Cardiac arrhythmias may occur in the context of seizures, and seizure-induced physiological changes may promote arrhythmias in susceptible individuals. Respiratory mechanisms of death are supported by animal models and there is clinical evidence of oxygen desaturation in both convulsive and non-convulsive seizures.  Some individuals may experience prolonged cerebral suppression following a seizure, which may be associated with central apnea leading to cardiac arrest. It is possible that an individual may carry several physiologic risk factors that together result in death.

What are the risk factors?

The severity of someone’s epilepsy is the most reliable risk factor. Generalised tonic-clonic seizures make a person more likely to experience SUDEP and the risk increases with the number of convulsive seizures per year. It should be noted, however, that there are deaths every year in people who suffer infrequent seizures too. 

Other factors that have been identified include:

  • nocturnal seizures 
  • young adult age
  • poor adherence to epilepsy treatment 
  • earlier age of epilepsy onset (before 16 years of age)
  • longer duration of epilepsy
  • symptomatic epilepsy
  • male gender


Can SUDEP be prevented?

National clinical guidelines recommend that the risk of SUDEP can be minimised by optimising seizure control and being aware of the potential consequences of nocturnal seizures. 

  • Aim for prompt referral of people with uncontrolled seizures to a specialist epilepsy team.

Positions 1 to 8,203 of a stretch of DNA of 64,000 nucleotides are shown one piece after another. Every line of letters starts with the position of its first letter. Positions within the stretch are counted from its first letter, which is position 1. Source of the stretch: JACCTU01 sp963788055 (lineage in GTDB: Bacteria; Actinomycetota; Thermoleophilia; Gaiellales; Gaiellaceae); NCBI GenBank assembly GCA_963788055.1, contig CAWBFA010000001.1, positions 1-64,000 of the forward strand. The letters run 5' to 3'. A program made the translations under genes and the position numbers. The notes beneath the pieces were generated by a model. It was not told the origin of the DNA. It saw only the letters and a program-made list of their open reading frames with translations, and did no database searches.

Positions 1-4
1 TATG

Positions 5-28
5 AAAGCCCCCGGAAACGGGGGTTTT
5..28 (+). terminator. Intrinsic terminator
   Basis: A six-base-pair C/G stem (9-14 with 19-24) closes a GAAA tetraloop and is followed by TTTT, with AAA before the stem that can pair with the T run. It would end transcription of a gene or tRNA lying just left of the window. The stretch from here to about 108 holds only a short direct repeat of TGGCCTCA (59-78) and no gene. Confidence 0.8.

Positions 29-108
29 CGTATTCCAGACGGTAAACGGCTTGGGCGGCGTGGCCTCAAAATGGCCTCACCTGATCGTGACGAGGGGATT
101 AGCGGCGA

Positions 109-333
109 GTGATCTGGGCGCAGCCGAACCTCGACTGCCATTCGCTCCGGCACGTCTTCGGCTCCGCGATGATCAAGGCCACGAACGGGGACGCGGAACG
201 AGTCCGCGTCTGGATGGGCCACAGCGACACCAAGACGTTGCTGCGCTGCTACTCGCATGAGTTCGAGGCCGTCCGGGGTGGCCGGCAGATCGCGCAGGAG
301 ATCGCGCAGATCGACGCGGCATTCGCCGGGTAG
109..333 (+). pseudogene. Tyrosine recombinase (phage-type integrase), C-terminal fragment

• Ensure that patients are taking their seizure medication correctly.
  • Talk to patients and their family members about SUDEP and ways of reducing risk.
  • There is some evidence that nocturnal supervision in the form of room sharing or monitoring devices may reduce the risk of SUDEP, although this requires further study.

The Centre for Maternal and Child Death Enquiries (CEMACE) report in 2011 found that 11 of the deaths of 14 women with epilepsy who died in pregnancy were SUDEP.  Amongst their findings from these epilepsy deaths they highlighted the need for:

  • awareness of maternal epilepsy as a high-risk condition
  • awareness that some women stop their medication during pregnancy
  • women with epilepsy to be offered pre-pregnancy counselling and be advised of the maternal risks in pregnancy complicated by epilepsy
  • awareness that most women with epilepsy who are treated with lamotrigine need higher doses to balance the fall in drug levels in the blood during pregnancy

Further information about the importance of providing information about SUDEP can be found in the below in the chapter 'Providing Information About SUDEP: The Benefits and Challenges'

PDF iconProviding information about SUDEP - Part 1

 

PDF iconProviding information about SUDEP - Part 2

What can be done after a SUDEP death ?

The aftermath of SUDEP is often traumatic and complicated for family and distressing for professionals.  Our support team of qualified counsellors have expertise in the area and are advised by experts and pathologists. 

Use our resources 

Contact the family;  offer to meet and give them our contact details
Please register any epilepsy-related death with The Epilepsy Deaths Register, as anonymised information can be very useful to our ongoing research
If you want to do more get involved.